Real Betis Stadium Tour and Football Breaks

In 1907 Sevilla Balompié was formed by students from the Escuela Politéchnica. A breakaway group from the older Sevilla FC formed a new club which they called Betis Football Club. This club merged with Sevilla Balompié in 1914 and was given royal patronage by King Don Alfonso XIII – becoming Real Betis Balompié. At that time Betis were playing in a set of green and black striped shirts given to them by Glasgow Celtic, which was later changed to the green and white of the Andalucía flag.

In recent times Real Betis haven’t experienced the same success as their illustrious neighbours Seville FC who have won six Europa League titles. However, support for Los Verdiblancos remains as passionate as ever. They did win the league way back in 1935 and captured the Copa del Rey in 1977. Since then they have appeared in the final of that competition twice, losing to Barcelona in 1997 and beating Osasuna to win the trophy in the 2004-05 season.

Real Betis Football Club

The word ‘Balompié’ is a variation of the literal Spanish translation of the word ‘football’.

The name ‘Betis’ is derived from word ‘Baetis’ which was the Roman name for Seville’s Guadalquivir River.

Seville Derby: The very first Seville derby between Real Betis and Sevilla FC took place in 1915, with Sevilla winning 4-3. Over the years this has proven to be one of the country’s most fiercely fought rivalries. Traditionally, Betis have always been seen as attracting their support from the working classes whilst Sevilla have had more aristocratic associations. This intense rivalry has at times spilt over into violent affairs but fortunately recent matches have been played in a resonably sporting atmosphere.

Real Betis Stadium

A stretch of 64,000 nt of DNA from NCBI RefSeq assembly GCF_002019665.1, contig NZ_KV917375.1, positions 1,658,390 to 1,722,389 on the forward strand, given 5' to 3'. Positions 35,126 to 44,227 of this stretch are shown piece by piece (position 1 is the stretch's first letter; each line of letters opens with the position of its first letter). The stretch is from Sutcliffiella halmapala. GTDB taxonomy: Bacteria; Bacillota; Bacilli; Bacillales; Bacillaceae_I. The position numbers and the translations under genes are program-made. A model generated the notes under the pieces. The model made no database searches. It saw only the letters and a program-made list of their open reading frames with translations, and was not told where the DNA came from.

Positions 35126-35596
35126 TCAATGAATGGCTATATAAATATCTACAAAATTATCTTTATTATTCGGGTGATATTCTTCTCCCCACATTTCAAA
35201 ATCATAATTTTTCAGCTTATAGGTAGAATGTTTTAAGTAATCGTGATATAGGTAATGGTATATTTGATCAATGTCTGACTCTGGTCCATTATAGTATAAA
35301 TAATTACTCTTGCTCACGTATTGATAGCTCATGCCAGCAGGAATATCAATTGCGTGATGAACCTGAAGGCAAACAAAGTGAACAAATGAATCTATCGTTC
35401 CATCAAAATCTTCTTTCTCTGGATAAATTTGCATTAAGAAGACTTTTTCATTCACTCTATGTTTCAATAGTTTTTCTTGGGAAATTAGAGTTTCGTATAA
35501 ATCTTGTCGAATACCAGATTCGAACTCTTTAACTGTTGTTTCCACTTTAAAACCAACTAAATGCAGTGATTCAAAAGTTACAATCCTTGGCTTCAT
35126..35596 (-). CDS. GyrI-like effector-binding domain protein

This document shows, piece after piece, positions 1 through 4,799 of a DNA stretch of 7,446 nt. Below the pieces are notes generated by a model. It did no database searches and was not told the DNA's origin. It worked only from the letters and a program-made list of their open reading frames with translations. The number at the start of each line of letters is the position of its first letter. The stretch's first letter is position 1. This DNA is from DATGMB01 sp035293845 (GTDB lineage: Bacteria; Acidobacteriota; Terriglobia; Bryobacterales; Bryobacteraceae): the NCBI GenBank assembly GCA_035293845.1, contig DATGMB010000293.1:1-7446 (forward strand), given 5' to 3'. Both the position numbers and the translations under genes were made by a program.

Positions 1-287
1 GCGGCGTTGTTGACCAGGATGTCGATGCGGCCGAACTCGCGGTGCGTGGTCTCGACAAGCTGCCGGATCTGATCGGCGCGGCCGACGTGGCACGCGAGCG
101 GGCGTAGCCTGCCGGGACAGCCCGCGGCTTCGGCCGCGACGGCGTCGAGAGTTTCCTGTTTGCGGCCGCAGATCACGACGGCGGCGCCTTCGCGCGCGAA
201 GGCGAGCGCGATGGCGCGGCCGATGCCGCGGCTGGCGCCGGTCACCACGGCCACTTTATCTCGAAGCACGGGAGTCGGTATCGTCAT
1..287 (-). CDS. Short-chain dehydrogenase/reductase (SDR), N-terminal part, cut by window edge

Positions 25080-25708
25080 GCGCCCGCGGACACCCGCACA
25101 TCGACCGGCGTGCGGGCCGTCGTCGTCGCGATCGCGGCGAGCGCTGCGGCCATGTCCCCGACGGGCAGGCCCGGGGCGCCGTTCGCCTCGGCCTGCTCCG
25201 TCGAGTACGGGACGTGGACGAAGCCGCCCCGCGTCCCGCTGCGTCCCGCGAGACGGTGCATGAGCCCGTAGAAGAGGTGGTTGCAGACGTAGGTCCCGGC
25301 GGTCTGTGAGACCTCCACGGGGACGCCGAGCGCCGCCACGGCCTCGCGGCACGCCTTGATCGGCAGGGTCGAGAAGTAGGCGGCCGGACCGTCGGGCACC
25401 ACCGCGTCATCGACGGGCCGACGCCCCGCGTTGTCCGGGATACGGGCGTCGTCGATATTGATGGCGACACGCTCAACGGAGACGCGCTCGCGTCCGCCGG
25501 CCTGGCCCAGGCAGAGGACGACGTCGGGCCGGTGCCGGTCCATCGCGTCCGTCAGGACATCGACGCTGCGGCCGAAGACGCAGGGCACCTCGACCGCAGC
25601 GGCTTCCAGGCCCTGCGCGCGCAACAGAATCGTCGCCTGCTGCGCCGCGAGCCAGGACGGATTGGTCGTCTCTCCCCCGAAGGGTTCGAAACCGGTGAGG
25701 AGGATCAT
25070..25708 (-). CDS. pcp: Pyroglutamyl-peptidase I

Real Betis Stadium
Estadio Benito Villamarín

Real Betis play at the 60,720 seater Estadio Benito Villamarín in Seville which is one of the most passionate places to watch La Liga football in Spain. The stadium had been renamed Estadio Manuel Ruiz de Lopera in 1997 after the then-president of the club. However, in 2010 the Betis fans voted to again name the stadium Benito Villamarín in honour of the president who served the club from 1955 to 1965.

Getting There: Estadio Benito Villamarín lies on Avenida la Palmera, approximately 3km south of the historic centre of Seville, about 3 kilometres from the historic city centre. It’s a pleasant walk to get there which takes about 45 minutes from the centre. Buses #1 and 34 from the main Prado Bus Station run to the stadium. Other lines including #2, #6 and #37 stop near the stadium. Of course there are plenty taxis to take you to the stadium.

If you’d like to really travel in style you should hire a horse-drawn carriage to the match from near the Cathedral. I’ll never forget the site of hundreds of Liverpool fans heading up to the Real Betis stadium a few years ago for a Champions League clash travelling in these carriages.

Real Betis Stadium Tour

Football fans visiting Seville should take a tour of the Estadio Benito Villamarín and learn about the fascinating history of Real Betis Balompié. You can download a booking voucher to your mobile phone below.

Real Betis Fixtures 2024-25

Provisional DateHome TeamAway TeamVenue
August 15thReal BetisGirona FCEstadio Benito Villamarín
August 25thDeportivo AlavésReal BetisMendizorroza
August 28thReal BetisGetafe CFEstadio Benito Villamarín
September 1stReal MadridReal BetisEstadio Santiago Bernabéu
September 15thReal BetisCD LeganésEstadio Benito Villamarín
September 22ndReal BetisRCD MallorcaEstadio Benito Villamarín
September 25thUD Las PalmasReal BetisEstadio Gran Canaria
September 29thReal BetisRCD EspanyolEstadio Benito Villamarín
October 6thSevilla FCReal BetisRamón Sánchez-Pizjuán
October 20thCA OsasunaReal BetisEstadio El Sadar
October 27thReal BetisAtlético de MadridEstadio Benito Villamarín
November 3rdAthletic ClubReal BetisEstadio San Mamés
November 10thReal BetisCelta VigoEstadio Benito Villamarín
November 24thValencia CFReal BetisCamp de Mestalla
December 1stReal SociedadReal BetisReale Arena
December 8thReal BetisFC BarcelonaEstadio Benito Villamarín
December 15thVillarreal CFReal BetisEstadio de la Cerámica
December 22ndReal BetisRayo VallecanoEstadio Benito Villamarín
January 12thReal Valladolid CFReal BetisEstadio Municipal José Zorrilla
January 19thReal BetisDeportivo AlavésEstadio Benito Villamarín
January 26thRCD MallorcaReal BetisEstadi Mallorca Son Moix
February 2ndReal BetisAthletic ClubEstadio Benito Villamarín
February 9thCelta VigoReal BetisEstadio ABANCA Balaídos
February 16thReal BetisReal SociedadEstadio Benito Villamarín